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Encouraging Divergent Thinking

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2012 ASEE Annual Conference & Exposition


San Antonio, Texas

Publication Date

June 10, 2012

Start Date

June 10, 2012

End Date

June 13, 2012



Conference Session

Student Entrepreneurial and Innovative Mindset

Tagged Division

Entrepreneurship & Engineering Innovation

Page Count


Page Numbers

25.525.1 - 25.525.46



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Paper Authors


Daniel Raviv Florida Atlantic University

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Daniel Raviv is a professor of computer and electrical engineering and computer science at Florida Atlantic University. He also served as Assistant Provost for Innovation and Entrepreneurship. With more than 25 years of combined experience in the high-tech industry, government, and academia, Raviv developed fundamentally different approaches to “out-of-the-box” thinking and a breakthrough methodology known as “Eight Keys to Innovation.” He has been sharing his contributions with professionals in businesses, academia, and institutes nationally and internationally. Most recently, he was a visiting professor at the University of Maryland (at Mtech, Maryland Technology Enterprise Institute) and at Johns Hopkins University (at the Center for Leadership Education), where he researched and delivered processes for creative and innovative problem solving. For his unique contributions, he received the prestigious Distinguished Teacher of the Year Award, the Faculty Talon Award, the University Researcher of the Year AEA Abacus Award, and the President’s Leadership Award. Raviv has published in the areas of vision-based driverless cars, green innovation, and innovative thinking. He is a Co-holder of a Guinness World Record. Raviv received his Ph.D. degree from Case Western Reserve University in 1987 and M.Sc. and B.Sc. degrees from the Technion - Israel Institute of Technology in 1982 and 1980, respectively.

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Encouraging Divergent ThinkingAbstract An important aspect of innovative problem solving is ideation. Ideation renders diverseideas to emerge, a combination of which can be used to solve a given problem. It allows studentsto explore multiple solutions, and more importantly to realize that usually there is no “one correctanswer” to a given problem. This paper focuses on team-based, interpersonal, individual hands-on activities aimed atencouraging divergent thinking. The activities allow students to change their point of view, avoidunnecessary assumptions, think outrageously and unexpectedly, and improvise using limitedavailable resources. Students are encouraged to find multiple, imaginative, intuitive (and counterintuitive), as well as common sense solutions. The activities are designed to accommodate multiple teaching/learning scenarios, such asindividual setting where each and every student is challenged with a specific problem; teamsettings that promote group divergent thinking, discussions and competitions; and, collectively,where all students generate ideas for a given challenge. Some activities are designed to be self-paced; others have strict time constraints, leading to ideation under pressure. The instructions forthe activities are very clear and concise allowing participants to be relieved from unnecessaryconstraints or assumptions. Following each activity, a short discussion session is facilitated toreflect on the activity’s goals, challenges and results. Even though some of the activities may notbe new, they are still introduced with different twist and/or with a new set of instructions. This paper describes a collection of different activities and their purpose, as well asmultiple solutions as shared by participants, some of which are unexpected, explorative andunconventional. Benefits acquired by the students are identified. An example for an activity is: Make the following sentence complete and correct: “This sentence has _____ letters.” By not making unnecessary assumptions, and allowing imaginations to run wild, studentshave come up with more than 125 meaningfully different solutions! The activities have been embedded in undergraduate courses, e.g., “Creativityand Innovation,” that were taught at three different universities with participants fromdifferent majors/colleges. A goal of all the related courses is to enhance innovative andcreative thinking abilities of students resulting in skills that can be used in problemsolving. The author shares these activities to allow people who teach creative andinnovative thinking to have “ready to use” class material, avoiding re-inventing andsearching for new activities. This paper lists the “better” activities that “survived”many years of experimentation with continuous improvements.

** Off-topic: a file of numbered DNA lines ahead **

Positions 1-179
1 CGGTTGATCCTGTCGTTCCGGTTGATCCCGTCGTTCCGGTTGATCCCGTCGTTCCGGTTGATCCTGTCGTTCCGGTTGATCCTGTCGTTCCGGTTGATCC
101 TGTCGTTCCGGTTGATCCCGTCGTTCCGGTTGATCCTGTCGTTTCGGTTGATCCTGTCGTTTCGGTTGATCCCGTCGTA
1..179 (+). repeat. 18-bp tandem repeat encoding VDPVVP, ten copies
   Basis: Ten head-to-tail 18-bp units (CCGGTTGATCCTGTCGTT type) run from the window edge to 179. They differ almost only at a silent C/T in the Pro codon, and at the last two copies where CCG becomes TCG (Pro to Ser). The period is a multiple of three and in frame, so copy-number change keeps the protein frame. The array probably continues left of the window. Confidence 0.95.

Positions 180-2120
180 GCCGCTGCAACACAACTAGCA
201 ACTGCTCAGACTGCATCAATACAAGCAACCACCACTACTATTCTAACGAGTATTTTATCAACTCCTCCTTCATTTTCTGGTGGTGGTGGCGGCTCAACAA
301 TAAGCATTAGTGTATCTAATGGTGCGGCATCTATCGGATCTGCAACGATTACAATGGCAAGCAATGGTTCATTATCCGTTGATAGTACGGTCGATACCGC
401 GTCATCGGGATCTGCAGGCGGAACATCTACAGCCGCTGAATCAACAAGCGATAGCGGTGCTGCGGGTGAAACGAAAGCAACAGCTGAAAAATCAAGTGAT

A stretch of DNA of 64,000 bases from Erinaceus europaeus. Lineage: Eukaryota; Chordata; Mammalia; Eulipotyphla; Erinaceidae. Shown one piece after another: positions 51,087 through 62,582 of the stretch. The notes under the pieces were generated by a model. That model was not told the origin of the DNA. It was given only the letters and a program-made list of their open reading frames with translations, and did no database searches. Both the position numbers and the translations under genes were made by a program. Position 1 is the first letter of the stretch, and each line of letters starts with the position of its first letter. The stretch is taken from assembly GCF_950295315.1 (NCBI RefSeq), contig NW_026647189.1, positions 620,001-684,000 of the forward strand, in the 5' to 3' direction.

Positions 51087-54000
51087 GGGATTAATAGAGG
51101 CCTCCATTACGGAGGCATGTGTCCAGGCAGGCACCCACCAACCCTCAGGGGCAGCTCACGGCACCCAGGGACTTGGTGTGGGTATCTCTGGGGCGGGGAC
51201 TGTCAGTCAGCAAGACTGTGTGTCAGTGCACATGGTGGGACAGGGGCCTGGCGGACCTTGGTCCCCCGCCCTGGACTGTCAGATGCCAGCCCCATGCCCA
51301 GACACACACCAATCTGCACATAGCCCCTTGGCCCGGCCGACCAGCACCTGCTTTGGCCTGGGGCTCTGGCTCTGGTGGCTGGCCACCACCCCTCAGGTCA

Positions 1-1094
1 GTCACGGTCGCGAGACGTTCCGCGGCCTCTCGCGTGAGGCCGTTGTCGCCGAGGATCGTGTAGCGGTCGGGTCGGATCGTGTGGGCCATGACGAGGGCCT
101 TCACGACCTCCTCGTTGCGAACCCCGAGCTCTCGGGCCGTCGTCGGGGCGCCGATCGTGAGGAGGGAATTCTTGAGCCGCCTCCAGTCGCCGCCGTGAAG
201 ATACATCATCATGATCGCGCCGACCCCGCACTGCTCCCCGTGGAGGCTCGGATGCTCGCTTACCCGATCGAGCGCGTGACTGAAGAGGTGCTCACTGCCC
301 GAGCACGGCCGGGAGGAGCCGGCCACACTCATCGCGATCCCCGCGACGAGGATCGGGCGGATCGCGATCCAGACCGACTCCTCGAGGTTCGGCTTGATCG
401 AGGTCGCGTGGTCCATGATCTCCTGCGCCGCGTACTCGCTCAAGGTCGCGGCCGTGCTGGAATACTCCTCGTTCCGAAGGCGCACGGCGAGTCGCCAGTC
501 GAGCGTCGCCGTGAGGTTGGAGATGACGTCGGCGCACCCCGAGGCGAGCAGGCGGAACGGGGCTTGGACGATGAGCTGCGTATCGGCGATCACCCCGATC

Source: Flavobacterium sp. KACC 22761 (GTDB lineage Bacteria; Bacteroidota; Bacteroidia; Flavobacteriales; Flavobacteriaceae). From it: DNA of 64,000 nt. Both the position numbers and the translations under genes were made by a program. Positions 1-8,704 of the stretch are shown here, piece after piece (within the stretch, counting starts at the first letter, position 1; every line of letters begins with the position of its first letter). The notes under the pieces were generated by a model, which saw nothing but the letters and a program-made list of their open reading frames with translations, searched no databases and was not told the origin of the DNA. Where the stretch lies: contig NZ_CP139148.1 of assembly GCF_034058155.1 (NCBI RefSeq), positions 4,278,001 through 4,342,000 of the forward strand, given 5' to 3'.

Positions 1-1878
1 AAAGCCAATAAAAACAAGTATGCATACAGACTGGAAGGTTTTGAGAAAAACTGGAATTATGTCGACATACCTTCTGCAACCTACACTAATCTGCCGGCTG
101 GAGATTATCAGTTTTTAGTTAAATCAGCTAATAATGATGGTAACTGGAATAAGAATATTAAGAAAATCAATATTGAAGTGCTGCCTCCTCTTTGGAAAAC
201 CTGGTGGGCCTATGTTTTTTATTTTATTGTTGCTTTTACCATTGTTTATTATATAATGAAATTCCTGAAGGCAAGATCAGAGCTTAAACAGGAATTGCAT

Raviv, D. (2012, June), Encouraging Divergent Thinking Paper presented at 2012 ASEE Annual Conference & Exposition, San Antonio, Texas. 10.18260/1-2--21283

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